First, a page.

Las Ibéricas F.C. tells, if not the true story, at least a story of the first Spanish all-women soccer team. The real Las Ibéricas F.C. was RCD Espanyol Femenino, a national all-woman team formed by Rafael Muga around 1970. The team was not recognized in official capacity as soccer was considered an unsuitable sport for women by the Royal Spanish Football Federation and the National Movement’s Women’s Section. In 1971 RFEF (Real Federación Española de Fútbol) president José Luis Pérez-Paya stated, “I’m not against women’s football, but I don’t like it either. I don’t think it’s feminine from an esthetic point of view. Women are not favored by wearing shirt and trousers. Any regional dress would fit them better echoing the patriarchal norms of the day. Contact sports were forbidden in Spain during the nearly 40-year fascist regime of Francisco Franco (from 1939 to 1975). They required a strength that was deemed masculine and thus clashed with the fragility of the feminine ideal as envisioned by government sanctioned National Catholicism. Practitioners of the sport were condemned as sinners and it was disapproved of by Franco’s Youth Front. The sports were considered inappropriate for women as under the National Catholicism guidelines their roles were strictly traditional, confined to those of child-rearing, family care, and motherhood. In other words, Iberian women’s right to self-determination were anything but common in 1970.

Pedro Masó was a Spanish director, screenwriter and producer who initially got his start as an actor in Sáenz de Heredias' El Escándalo/The Scandal (1943). He parlayed that into working behind the scenes in minor capacities through 1953. He started writing scripts and was soon promoted to production manager. In 1958 he wrote the screenplay for the Rafael J. Salvia comedy Las chicas de la Cruz Roja/Red Cross Girls which provided him with the opportunity to produce more domestic comedies for different companies. Having amassed the necessary experience Masó found his own production company Pedro Masó P.C. in 1961. Masó specialized in comedies most of which were directed by Pedro Lazaga and found great commercial success in the years that followed. One of Masó’s protégées was Javier Aguirre and he was responsible for discovering a young actor by the name of Javier Bardem. It wasn’t until the seventies that Masó sat in the directorial chair for Las Ibéricas F.C. (1971). Las Ibéricas F.C. is indeed memorable but mostly for all the wrong reasons. In the 1980s Masó’s cinematic output came to a crawl as he focused his energies on his lucrative career in television.

Ensemble casts are almost as old as Hollywood itself. An emsemble comedy will be broadly appealing to the masses, but it still is only as strong as its screenplay. Las Ibéricas F.C. is legendary. Legendary for all the wrong reasons, but legendary all the same. Where else are you going to see Rosanna Yanni, Ingrid Garbo, Claudia Gravy, Tina Sáinz, Puri Villa, María Kosty, Colette Giacobine, as well as José Sacristán, Antonio Ferrandis, and Luis Induni in the same movie? The cast is absolutely stellar and Las Ibéricas F.C. would have been a lot better had the screenplay been tighter. Whether Las Ibéricas F.C. is supposed to be protest against the patriarchal norms of the day, or a mere reflection of them, is never really clear through out. What is evident is that its legend as one of the worst Spanish comedies is not unfounded. For the most part Las Ibéricas F.C. is but a flimsy excuse for Masó to extensively shoot all of the lovely women’s legs, derriéres, and bellybuttons as its star players run and bounce around in short shorts and tight-fitting soccer shirts. The humour is seldom genuinely funny and it never aspires to anything but lowest common denominator chicanery. In its defense Las Ibéricas F.C. made Ingrid Garbo into a national sex symbol overnight. The theme song “Once Corazones” sung by Rosalía Garrido, one of the more popular yé-yé girls of the day together with Massiel and Karina, remains a staple in Spanish soccer to this day, and it was a fitting finale to a celebrated and loved yé-yé girl at her fin de carrière.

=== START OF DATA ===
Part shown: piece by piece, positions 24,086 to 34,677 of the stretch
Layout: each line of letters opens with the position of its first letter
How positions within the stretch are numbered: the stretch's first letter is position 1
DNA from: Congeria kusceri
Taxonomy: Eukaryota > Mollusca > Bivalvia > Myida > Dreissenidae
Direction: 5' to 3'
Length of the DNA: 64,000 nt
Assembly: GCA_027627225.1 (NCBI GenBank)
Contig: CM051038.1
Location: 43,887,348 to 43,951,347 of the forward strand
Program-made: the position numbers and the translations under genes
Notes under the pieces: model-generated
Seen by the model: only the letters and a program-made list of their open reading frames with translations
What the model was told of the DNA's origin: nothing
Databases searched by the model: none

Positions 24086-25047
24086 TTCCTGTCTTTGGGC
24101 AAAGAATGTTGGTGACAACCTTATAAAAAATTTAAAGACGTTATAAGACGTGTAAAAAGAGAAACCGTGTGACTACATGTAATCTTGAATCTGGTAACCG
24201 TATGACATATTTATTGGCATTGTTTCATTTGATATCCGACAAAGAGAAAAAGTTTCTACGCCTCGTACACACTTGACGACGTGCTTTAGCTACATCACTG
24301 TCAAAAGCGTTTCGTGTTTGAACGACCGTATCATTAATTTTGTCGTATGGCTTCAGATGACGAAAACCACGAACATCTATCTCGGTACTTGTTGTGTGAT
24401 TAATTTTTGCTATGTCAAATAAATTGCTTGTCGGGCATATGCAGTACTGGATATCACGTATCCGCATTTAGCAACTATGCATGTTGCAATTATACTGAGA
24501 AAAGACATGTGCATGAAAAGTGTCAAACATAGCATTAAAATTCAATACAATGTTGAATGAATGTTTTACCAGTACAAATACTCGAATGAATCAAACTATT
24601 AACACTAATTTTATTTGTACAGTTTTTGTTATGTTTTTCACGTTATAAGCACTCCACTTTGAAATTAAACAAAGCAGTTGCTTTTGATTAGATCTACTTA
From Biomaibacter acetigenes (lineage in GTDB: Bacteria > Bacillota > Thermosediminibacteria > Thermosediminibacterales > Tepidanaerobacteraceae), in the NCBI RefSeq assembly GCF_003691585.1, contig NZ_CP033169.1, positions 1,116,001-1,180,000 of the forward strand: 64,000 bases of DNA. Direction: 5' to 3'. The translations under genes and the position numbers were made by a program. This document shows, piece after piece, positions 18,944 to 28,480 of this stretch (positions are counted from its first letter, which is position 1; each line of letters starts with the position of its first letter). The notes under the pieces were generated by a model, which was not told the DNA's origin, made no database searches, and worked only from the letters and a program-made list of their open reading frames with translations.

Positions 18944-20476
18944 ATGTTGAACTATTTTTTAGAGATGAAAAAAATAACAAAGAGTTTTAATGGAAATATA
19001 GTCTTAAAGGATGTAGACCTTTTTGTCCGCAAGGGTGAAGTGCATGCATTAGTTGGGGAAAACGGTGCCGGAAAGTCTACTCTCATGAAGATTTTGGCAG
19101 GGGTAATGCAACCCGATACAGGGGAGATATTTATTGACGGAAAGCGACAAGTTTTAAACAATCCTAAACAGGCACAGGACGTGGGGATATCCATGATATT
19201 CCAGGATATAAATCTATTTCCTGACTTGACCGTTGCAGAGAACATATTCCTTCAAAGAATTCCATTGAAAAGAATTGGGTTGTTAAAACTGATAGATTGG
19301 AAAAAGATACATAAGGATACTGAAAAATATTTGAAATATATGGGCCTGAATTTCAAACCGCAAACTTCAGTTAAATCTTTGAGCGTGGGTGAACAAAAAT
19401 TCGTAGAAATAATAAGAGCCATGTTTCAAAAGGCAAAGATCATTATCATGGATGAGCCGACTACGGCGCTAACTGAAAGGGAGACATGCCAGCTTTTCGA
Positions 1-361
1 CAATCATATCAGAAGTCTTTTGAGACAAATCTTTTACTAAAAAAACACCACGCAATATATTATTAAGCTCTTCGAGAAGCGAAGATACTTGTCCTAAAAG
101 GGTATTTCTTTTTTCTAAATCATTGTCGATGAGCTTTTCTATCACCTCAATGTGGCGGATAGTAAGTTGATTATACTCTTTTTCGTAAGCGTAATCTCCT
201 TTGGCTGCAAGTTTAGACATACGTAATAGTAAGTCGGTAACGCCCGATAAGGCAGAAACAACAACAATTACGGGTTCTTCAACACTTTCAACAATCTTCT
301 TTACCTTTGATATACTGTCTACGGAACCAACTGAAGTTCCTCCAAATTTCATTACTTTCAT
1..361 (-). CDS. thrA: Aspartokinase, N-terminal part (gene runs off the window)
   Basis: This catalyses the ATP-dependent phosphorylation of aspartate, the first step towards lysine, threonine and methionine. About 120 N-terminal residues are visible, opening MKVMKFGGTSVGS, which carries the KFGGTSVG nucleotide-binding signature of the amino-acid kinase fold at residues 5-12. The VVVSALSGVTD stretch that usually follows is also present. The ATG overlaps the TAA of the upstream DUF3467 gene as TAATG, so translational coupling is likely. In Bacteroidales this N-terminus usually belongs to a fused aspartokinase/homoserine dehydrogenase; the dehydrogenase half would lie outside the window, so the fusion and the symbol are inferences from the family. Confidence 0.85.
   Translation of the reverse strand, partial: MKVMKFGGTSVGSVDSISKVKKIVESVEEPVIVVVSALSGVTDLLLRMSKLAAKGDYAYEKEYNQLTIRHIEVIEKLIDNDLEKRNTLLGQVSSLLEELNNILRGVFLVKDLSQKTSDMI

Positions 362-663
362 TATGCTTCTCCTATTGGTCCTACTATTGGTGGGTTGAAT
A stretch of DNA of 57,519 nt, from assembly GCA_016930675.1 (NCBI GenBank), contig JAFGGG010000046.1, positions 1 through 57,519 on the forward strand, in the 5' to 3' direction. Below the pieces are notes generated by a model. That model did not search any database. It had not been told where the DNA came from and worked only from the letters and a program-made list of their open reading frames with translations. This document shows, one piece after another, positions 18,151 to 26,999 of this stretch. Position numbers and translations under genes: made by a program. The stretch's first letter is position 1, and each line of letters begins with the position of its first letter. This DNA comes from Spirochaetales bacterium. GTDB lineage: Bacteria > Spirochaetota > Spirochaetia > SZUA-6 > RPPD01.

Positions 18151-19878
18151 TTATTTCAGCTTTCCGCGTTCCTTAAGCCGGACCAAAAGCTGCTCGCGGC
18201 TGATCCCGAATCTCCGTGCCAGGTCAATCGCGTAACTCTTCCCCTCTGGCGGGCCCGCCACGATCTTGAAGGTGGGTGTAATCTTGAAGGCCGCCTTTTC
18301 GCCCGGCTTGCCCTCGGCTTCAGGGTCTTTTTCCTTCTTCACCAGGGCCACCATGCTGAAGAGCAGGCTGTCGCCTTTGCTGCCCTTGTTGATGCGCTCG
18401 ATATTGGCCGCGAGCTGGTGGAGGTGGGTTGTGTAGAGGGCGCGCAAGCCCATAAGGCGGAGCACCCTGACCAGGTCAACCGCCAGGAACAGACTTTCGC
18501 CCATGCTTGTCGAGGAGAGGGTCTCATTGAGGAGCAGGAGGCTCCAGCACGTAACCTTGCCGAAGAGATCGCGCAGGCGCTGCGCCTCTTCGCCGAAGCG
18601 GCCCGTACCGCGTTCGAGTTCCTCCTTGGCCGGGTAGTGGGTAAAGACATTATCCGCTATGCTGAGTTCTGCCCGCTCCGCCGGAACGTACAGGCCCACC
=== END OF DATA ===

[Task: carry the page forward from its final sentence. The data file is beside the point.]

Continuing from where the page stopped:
Don Gregorio (Antonio Ferrandis), a wealthy entrepreneur, has seen the lucrative potential of underground women soccer clubs that start to spring up across the country. Prescient of what the sport-loving citizenry wants he decides to put together his own all-women soccer team, Las Ibéricas F.C.. In order to give his newly-minted team the best chances of winning he hires trainer Bernardino (Manolo Gómez Bur, as Manuel Gómez Bur), masseur Bonilla (José Sacristán) and arbiter Agustín Miranda (Adriano Domínguez). After some selections the team consists of Chelo (Rosanna Yanni), Luisa (Ingrid Garbo), Menchu (Claudia Gravy), Julia (Puri Villa), Loli (Tina Sáinz), Piluca (Encarnación Peña Gómez, as La Contrahecha), Tere (María Kosty, as María Kosti) and unnamed supporting extras played by Colette Giacobine, Carmen León, Isabel Titilola García, and Luisa Hernán. Before long the Las Ibéricas are becoming a national sensation, and many of the girls find themselves becoming celebrities in the process. How will they deal with the success? Will they be able to overcome the patriarchal prejudices of their old fashioned parents - and will they marry the men they love? Las Ibéricas F.C. has all the answers, but none of it is particularly interesting.